• Lord Sandhurst, Conservative – Concerns about children with unmet mental health needs being penalised for not attending school. Plea for mental health support teams to be expanded. [Latter clauses in Part 3 re attendance registered pupils]
  • Lord Mendelsohn, Labour – Pleased to see proposals for register of children not in school and new regulations for unregulated settings or unregistered independent educational establishments. Particular focus on institutions and settings currently not required to register or able to operate outside the law. “We have to deal with one of the realities: the organised denial of the rights of children by groups and institutions, whether from closed or other communities, is the challenge the Government have to meet here.” [Part 4 regulating independent institutions]
  • Baroness Bakewell, Labour – Humanists welcome measures on unregistered and illegal schools. [Part 4 regulating independent institutions]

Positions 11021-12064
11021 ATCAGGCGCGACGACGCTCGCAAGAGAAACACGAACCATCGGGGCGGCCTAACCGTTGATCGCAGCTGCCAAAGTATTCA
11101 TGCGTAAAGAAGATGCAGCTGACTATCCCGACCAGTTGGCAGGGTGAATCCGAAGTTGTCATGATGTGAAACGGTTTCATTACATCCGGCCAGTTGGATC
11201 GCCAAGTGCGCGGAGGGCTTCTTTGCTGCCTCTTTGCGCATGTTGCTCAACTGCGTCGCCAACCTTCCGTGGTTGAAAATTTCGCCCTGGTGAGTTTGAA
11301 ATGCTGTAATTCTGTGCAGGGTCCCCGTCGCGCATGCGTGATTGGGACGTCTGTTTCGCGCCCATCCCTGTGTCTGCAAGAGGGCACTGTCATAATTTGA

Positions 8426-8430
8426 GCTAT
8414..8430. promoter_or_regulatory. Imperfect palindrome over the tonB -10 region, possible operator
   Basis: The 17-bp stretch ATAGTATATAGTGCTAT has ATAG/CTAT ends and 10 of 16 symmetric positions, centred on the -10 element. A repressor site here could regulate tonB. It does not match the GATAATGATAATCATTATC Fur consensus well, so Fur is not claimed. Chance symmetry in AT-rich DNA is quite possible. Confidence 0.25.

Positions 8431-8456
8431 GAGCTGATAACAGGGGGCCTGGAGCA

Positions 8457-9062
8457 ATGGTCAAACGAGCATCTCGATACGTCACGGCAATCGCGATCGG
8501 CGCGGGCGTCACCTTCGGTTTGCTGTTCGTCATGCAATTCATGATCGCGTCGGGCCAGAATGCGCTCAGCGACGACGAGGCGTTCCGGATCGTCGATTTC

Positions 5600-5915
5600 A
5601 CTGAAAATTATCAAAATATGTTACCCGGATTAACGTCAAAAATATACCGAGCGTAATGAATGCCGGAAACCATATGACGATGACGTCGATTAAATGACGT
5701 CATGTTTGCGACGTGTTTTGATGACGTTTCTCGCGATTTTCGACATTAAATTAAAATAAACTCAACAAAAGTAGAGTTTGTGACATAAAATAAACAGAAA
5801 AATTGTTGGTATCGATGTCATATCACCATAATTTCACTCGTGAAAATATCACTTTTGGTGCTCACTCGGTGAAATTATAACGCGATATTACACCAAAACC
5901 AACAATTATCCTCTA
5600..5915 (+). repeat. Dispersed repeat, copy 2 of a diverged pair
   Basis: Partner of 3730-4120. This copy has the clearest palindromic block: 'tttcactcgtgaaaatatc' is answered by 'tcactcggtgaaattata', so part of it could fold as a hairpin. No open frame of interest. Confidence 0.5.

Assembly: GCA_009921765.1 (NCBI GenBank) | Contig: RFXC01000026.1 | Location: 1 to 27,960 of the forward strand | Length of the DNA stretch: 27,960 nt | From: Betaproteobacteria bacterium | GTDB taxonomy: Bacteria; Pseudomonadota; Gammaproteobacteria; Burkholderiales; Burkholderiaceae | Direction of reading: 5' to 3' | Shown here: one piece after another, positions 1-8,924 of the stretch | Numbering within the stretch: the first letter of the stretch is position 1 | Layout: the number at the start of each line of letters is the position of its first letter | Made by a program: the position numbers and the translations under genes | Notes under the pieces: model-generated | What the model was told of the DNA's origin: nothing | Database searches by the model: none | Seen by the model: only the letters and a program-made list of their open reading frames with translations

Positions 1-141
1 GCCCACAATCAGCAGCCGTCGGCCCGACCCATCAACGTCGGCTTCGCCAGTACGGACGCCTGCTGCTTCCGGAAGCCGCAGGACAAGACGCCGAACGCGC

• Lord Lexden, Conservative – Welcomes measures to bring more institutions within scope of registration and inspection as independent schools. [Part 4 regulating independent institutions]
  • Baroness Fox (Non-affiliated) – Libertarian objections to CNIS Register and to harsher penalties for non-attendance of registered pupils. Says home educating families are horrified by proposals for registration. Asks will this open the door to greater intrusion and prescription as to what is taught, in the name of safeguarding. [Both elements of Part 3]
  • Baroness Brinton, Liberal Democrat – Pays tribute to Lord Storey for campaigning on register of children not in school. “There is a place for such a register, but the nature and tone of this part of the Bill is based on penalties and problems and ignores the excellent standards and commitments that many home educators have.” Re latter clauses in Part 3, expresses concerns about enforcing attendance of registered pupils when a child has special educational needs eg autism, and particularly where the child has medical conditions and school is unsafe. Says difficult pupils are off-rolled. [Both elements of Part 3 + Part 4 regulating independent institutions]
  • Baroness Bennett, Green Party – Wants the Minister to listen to Square Peg and Not Fine in School and says attendance and attainment cannot be at the expense of a child’s mental health and emotional well-being. [Latter clauses Part 3 re attendance registered pupils]